Don’t get the wrong impression – I’m not bashing the church or the people in it. I love what I do and Who I do it for – a Christian by definition is one who has acknowledged that they fall far short on their own and need God’s help. I’m just saying I totally relate to where the perception problem is coming from and am concerned that it’s on such a grand, grand, grand scale in this country. Epidemically so. As someone on the inside, who has answered the call to a full-time vocation in Christian ministry and intends to stay the course despite persecution, I want to know how to combat this bad image problem for Jesus’ sake. Understanding what the problem is and why it exists, what those bad perceptions of outsiders are and suggestions for overcoming them are things I need to know about in order to effectively share Jesus with others.
I can remember five or six years ago, it seemed wherever I went where there were a lot of people around (I specifically recall two times on the same day at a Home Depot), someone would be standing around waiting for assistance just like I was, would make their way over to me and start up a brief conversation by asking straight out: “Are you a nun?” I remember I was always a little startled and amused and would say, no, why? And the answer was always: “oh, I don’t know, there’s just something about you.”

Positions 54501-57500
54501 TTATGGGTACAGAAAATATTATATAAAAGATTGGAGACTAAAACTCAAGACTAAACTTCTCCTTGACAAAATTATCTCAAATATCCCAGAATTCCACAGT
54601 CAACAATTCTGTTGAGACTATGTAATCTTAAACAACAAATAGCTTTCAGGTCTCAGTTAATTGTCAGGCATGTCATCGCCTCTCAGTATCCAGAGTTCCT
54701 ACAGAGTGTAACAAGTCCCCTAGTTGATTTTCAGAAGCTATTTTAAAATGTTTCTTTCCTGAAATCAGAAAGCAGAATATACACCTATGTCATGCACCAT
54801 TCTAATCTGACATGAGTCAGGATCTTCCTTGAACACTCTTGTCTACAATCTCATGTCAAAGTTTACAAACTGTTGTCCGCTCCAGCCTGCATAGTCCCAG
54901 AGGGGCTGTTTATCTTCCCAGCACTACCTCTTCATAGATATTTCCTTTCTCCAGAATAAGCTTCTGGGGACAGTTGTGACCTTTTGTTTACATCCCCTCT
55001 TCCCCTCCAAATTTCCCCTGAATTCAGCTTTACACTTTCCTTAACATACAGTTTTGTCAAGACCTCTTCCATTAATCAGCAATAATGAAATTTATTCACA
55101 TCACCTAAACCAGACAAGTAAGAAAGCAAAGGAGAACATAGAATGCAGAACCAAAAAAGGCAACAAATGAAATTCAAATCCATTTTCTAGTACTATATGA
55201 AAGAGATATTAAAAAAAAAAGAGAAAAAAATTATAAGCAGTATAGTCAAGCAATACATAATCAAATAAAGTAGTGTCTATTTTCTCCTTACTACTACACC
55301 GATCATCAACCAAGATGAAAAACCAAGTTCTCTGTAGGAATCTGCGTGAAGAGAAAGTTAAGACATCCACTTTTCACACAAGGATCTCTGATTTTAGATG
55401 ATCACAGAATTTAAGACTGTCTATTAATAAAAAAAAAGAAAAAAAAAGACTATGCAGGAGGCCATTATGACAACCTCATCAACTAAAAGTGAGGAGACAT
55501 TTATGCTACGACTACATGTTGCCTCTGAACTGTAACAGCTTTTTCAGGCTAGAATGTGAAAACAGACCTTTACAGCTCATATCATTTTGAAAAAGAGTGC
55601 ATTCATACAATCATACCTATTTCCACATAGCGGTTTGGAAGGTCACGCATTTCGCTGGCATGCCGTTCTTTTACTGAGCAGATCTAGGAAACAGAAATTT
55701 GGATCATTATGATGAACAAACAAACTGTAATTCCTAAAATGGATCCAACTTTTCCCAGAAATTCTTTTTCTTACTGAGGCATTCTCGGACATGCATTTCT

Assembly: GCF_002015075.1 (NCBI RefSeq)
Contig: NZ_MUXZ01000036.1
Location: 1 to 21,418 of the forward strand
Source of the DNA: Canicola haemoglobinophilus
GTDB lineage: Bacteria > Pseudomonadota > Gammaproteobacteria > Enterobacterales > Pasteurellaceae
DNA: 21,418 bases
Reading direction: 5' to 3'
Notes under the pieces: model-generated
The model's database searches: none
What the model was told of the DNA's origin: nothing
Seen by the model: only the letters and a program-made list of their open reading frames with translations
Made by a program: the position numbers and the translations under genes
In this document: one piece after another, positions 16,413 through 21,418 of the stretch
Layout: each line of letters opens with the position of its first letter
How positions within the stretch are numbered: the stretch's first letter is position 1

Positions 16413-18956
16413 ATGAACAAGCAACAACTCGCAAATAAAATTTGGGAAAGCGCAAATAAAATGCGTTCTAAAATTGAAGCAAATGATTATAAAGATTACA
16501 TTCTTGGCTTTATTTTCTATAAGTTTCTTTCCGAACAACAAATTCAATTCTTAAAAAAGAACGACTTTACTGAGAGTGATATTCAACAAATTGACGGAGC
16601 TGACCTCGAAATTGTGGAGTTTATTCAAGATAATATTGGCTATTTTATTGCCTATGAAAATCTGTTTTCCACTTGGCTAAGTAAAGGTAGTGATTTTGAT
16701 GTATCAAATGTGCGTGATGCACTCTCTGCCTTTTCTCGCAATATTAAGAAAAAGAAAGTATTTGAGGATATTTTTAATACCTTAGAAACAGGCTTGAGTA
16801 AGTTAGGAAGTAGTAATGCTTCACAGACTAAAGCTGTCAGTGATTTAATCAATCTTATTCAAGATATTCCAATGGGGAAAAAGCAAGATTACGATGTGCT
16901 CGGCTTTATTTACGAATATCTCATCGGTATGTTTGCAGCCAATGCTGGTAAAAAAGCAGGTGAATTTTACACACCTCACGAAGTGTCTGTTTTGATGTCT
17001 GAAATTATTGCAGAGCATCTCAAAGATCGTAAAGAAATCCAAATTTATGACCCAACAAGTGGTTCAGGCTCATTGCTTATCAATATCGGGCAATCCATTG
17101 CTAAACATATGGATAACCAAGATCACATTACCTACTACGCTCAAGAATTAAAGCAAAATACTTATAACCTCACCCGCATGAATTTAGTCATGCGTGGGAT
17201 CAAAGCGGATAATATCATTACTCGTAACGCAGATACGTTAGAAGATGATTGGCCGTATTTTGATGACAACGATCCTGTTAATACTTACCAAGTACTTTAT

Now, I don’t know how many women in their late 30s would be flattered to be taken for a nun in the midst of a frenzied marketplace, but I was. The two times it happened on the same day at the Home Depot, it was winter and I was wearing my full-length mink coat, long hair cascaded down my back, size 2 jeans, makeup on and clumpy snow boots. Must have been the cross necklace, because, seriously, what nun wears a fur coat?? Anyway, I know that spiritually, I was feeling very close to the Lord and praying earnestly that He would open the door for me to step into full-time ministry and allow me to pursue full-time the vocation I felt He had anointed me for years earlier. Obviously, that Light shining within me was what those folks saw, maybe in the patience several of them said I displayed, maybe something was showing on my face, because I know I was practicing “pray at all times” and communing with the Lord each time it happened.
Christians are all supposed to let His Light shine in us and through us. And if there’s a problem with why people are falling away from the church or being repelled from ever entering its doors in the first place, then there must not be enough Light shining through Christians to draw them near. I want to do my part to make sure I’m not a stumbling block that causes a fellow Christian to stumble nor a door that slams in the face of one seeking God’s Truth. I also know by experience that the devil steps up his scuzzy efforts to distract God’s workers the more effective those workers are for God’s Kingdom.